This means that nearly every C1R "solution" in Rosetta is simply a heading, followed by string which gives the path name to the C solution.
This is a form of redudnancy that is effectively spam.
- David St. Hubbins: It's such a fine line between stupid, and uh...
- Nigel Tufnel: Clever.
- David St. Hubbins: Yeah, and clever.
- Should Rosetta Code delete every C1R solution? --Kernigh 00:38, 22 November 2011 (UTC)
- One of the requirements for being listed on RC is that there be a working implementation of the language. If there's a C compiler which has been extended to retrieve C code from RC and compile it, as part of processing the compiler's input, then I'd suppose it qualifies. It's bizarre, but, then, so are a few of the languages on the site. If there's a working implementation, I'd say leave it. It's far saner to be neutral about language inclusion than to try to decide what's appropriate and what's not. The rules on distinctions will tend to come around and bite one on the rear later on. --Michael Mol 14:55, 22 November 2011 (UTC)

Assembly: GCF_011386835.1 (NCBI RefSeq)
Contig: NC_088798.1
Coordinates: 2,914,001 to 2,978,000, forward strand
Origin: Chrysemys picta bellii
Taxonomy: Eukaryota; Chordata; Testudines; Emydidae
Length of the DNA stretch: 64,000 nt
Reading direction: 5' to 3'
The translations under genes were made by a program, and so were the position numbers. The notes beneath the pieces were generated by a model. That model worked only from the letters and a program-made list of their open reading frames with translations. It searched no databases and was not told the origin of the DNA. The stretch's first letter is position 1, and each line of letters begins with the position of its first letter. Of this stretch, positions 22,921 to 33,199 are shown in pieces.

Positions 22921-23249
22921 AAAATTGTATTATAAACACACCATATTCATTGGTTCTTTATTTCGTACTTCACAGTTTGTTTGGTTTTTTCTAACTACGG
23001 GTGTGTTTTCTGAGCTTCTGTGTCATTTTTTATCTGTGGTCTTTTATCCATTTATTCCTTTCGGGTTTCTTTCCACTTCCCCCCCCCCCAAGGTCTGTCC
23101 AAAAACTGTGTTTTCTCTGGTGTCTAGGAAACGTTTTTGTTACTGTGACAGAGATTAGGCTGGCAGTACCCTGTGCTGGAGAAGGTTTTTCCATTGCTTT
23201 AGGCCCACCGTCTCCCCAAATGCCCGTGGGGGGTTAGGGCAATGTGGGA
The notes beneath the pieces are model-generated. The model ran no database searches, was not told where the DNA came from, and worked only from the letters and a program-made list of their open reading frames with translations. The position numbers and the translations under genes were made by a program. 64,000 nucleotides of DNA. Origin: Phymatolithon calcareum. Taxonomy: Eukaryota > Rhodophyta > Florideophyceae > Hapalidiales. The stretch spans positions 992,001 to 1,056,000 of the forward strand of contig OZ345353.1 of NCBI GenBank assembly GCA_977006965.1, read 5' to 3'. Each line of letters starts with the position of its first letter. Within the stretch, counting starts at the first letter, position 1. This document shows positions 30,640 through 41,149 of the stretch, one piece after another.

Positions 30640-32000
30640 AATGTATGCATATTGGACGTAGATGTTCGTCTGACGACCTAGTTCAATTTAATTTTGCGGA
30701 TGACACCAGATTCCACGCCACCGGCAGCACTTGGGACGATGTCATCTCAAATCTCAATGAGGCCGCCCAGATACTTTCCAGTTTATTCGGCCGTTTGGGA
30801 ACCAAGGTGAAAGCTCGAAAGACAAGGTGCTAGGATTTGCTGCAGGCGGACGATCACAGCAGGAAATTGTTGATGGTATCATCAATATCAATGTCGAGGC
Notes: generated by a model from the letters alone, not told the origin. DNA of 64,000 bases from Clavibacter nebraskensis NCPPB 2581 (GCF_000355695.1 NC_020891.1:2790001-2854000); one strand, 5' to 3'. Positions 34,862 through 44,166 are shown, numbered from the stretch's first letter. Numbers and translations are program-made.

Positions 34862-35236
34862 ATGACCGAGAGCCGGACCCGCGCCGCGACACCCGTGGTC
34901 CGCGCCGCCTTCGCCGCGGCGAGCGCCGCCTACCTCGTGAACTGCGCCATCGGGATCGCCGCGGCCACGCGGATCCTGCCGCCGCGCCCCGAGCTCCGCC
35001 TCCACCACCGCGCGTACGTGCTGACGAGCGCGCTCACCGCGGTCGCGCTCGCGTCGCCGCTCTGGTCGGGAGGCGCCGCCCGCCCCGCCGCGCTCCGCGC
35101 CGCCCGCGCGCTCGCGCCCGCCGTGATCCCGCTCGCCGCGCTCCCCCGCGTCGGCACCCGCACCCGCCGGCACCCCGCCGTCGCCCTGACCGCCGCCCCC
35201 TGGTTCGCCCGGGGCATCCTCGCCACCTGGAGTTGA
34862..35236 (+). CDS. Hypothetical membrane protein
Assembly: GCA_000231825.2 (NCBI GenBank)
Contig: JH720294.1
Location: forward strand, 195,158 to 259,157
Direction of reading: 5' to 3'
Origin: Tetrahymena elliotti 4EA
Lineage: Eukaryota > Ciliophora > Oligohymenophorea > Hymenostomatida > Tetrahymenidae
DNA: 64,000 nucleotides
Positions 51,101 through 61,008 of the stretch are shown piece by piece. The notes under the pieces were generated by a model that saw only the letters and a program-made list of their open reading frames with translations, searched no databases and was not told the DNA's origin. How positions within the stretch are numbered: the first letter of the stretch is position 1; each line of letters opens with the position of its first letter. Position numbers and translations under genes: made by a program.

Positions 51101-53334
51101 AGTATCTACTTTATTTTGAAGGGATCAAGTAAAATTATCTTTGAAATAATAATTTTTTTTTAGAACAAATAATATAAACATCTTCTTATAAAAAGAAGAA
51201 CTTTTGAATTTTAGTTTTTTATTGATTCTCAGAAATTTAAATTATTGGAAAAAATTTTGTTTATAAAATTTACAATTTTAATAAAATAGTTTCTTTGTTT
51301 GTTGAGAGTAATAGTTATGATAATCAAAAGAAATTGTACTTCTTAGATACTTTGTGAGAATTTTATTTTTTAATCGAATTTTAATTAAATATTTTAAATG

- this one is a bit closer to clever than C0H. it could evolve into a rosettacode testing tool. possibly even with support for multiple languages. as such it would have a place here, however, i would not call it a language.
- instead it could be a task: write a tool that downloads the solution to a given task in a given language, displays the source and asks the user to run it: (yes/no).--eMBee 02:47, 22 November 2011 (UTC)
- You're welcome. I created only 3 C1R solutions. Then I saw that there were hundreds more tasks to be done; that was too much.
- I considered building a shell script that would check all C solutions for accompanying C1R solutions, and that would post the missing ones.
- But I was too lazy, and feared being branded as a spammer :-) André van Delft 01:30, 10 December 2011 (UTC)